How to design the perfect walk-in pantry

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What’s the secret to a spotless kitchen? The answer lies with a little help behind the scenes.

As our homes have become more open plan, our kitchens are integrating with our living and dining areas, making our kitchens increasingly exposed and on display.

While this is great for providing a sense of connection, it’s not so great if you’re a messy cook, or don’t get to clean up straight away after each meal or prep-time.

If you don’t want to spend your time keeping your kitchen spotless, a walk-in pantry is a great solution.

This little cluster buster is a chef’s best friend, and an entertainer’s dream. They can be used to prepare food, store appliances, and best of all hide mess — especially mid-dinner party!

Read on for some tips to create a practical, hardworking space that in turn will help keep your kitchen clutter free.

Open walk in pantry
Image via Heartly Design Studio

Space allocation

Consider how much space you can allocate to the walk-in pantry, as this will determine the overall design – either straight line, L-shape or U-shape. Ideally, the pantry should be a natural extension of the kitchen.

As a general guide, allow at least 600mm for benchtops and 300mm for pantry shelving. The width of the walkway should at least be 1000mm (ideally 1100-1200mm if the space allows). If you want the space to include a fridge, sink or microwave, allow a space of around 2.4m x 3m.

Black butler's pantry
Image via Inside Out magazine

Functional materials

If your walk-in pantry is quite open, keeping the finishes similar to the main kitchen is important. However, if your walk-in pantry is not fully open and on display, consider opting for less expensive materials if you need to keep costs down.

Instead of using the same materials as your main kitchen (which may be stone or marble), consider choosing a more reasonably priced option such as a laminated benchtop for a fraction of the cost. Laminates can be closely matched to your main bench colour to ensure a seamless look.

Open shelving over cupboards will also stretch your budget further. If you want cupboards, consider melamine doors which are less expensive that laminate, polyurethane or timber veneer.

Functional materials in pantry
Image via Futurist Architecture

Open shelves and plenty of drawers

They key to a successful pantry is to be able to walk in, take a look and quickly grab what you need. Consider running your shelves all the way to the ceiling for more storage.

You can use the top shelves (which are harder to access) for storing items that you may only use occasionally. Keep a small fold up stool handy so you can safely access the higher shelves when you need.

It’s a good idea to have plenty of drawers under your benchtop. Drawers are easier to access, and you can store items like your pantry essentials.

Open shelves in pantry
Image via Kalka Homes
White butler's pantry
Image via Home Beautiful

Maximize bench space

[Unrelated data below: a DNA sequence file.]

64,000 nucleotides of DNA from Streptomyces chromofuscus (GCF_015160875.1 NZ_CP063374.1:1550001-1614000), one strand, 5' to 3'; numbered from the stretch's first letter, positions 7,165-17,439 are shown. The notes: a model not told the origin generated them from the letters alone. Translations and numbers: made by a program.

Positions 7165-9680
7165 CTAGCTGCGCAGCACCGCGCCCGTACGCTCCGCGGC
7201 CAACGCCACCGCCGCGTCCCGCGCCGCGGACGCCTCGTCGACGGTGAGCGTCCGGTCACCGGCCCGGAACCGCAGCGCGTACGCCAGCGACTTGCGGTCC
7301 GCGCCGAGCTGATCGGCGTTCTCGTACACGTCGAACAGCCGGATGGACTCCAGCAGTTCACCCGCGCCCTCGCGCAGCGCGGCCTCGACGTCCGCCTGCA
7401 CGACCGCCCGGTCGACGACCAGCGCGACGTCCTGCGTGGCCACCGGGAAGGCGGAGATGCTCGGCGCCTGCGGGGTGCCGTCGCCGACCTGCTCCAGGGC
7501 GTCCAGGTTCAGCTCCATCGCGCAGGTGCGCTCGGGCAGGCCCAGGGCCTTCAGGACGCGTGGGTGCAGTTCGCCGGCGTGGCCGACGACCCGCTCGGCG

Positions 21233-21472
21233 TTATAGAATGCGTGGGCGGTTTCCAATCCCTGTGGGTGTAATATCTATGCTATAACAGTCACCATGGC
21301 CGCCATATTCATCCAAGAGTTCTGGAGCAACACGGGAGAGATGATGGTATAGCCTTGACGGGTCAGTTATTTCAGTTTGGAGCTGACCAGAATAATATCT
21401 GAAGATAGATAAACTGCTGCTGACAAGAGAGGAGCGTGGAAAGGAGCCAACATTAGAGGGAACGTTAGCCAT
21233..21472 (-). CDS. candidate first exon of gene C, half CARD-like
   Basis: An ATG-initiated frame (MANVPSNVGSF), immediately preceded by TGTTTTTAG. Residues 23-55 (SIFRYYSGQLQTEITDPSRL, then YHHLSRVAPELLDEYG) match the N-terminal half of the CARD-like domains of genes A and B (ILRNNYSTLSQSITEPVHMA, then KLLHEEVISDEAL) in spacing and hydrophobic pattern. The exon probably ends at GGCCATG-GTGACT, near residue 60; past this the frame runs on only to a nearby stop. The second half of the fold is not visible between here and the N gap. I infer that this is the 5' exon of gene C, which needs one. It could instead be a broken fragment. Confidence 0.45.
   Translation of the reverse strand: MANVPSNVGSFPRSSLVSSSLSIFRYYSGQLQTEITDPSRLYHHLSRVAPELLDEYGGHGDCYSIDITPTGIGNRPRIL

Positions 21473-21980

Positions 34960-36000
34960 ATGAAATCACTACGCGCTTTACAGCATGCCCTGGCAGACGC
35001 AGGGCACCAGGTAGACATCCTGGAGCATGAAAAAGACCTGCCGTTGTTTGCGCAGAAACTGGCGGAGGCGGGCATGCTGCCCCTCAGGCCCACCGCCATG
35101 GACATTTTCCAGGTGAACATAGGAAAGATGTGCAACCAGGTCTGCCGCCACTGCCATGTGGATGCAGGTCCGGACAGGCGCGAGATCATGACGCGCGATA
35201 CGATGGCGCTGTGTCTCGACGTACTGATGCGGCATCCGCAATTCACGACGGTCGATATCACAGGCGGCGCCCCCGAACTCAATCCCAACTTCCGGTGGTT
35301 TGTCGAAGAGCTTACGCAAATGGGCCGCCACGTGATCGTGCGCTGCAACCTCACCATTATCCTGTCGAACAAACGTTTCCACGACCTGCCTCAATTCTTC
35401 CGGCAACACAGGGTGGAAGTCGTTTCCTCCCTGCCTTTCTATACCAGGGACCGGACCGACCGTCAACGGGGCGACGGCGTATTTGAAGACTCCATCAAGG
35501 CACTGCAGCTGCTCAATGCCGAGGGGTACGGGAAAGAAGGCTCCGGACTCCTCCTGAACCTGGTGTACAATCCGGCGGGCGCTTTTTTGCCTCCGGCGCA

Try to incorporate as much bench space as possible into your walk-in pantry. If you don’t want small appliances taking up valuable space in your main kitchen, your walk-in pantry is the perfect solution. You can use this space to store your small appliances, such as toasters, kettles, blenders, mix masters or a coffee machine.

Make sure you include as many power points as possible (at least four doubles – you can never have too many!), which allows you to plug and use the appliance on the benchtop, so they are always ready for action.

Bench space in butler's pantry
Image via Mim Design
White butler's pantry
Image via Mim Design

Hide it away

Where space is premium, consider a cavity sliding door or a sleek bifold door for your pantry. This is great way to keep this zone off-limits and stow your mess away behind closed doors! A tucked away pantry creates a seamless look for a modern kitchen and out of direct sight of your living and dining areas.

Walk in pantry
Image via Studio Black Interiors

Bright task lighting

Task lighting is a must in a walk-in pantry. Consider a motion sensor LED light that turns on automatically when you open the door. This is an excellent feature when you have an arm full of grocery bags. If you have overhead shelving, consider LED strip lighting under your overheads to illuminate the benchtops. If you’re going to spend more time in there than a standard walk-in pantry, consider natural light and ventilation such as a window or skylight to make it a comfortable space to be in.

Design a space for everything

Plan for what you want in your walk-in pantry, so you have enough storage, power points, plumbing and electrical requirements.

If you have enough space and love to entertain, think about incorporating a second dishwasher, sink or bar fridge. Planning is key! Create a list of your must-haves to be able to calculate the space you need.

Getting the details right will make all the difference in making this small room a luxurious addition to your kitchen.

You might also like to check out Gina’s tour of her butler’s pantry where she shares her favourite design features and things she would do differently next time.

Epic pantry
Image via Nina Mayer Interiors

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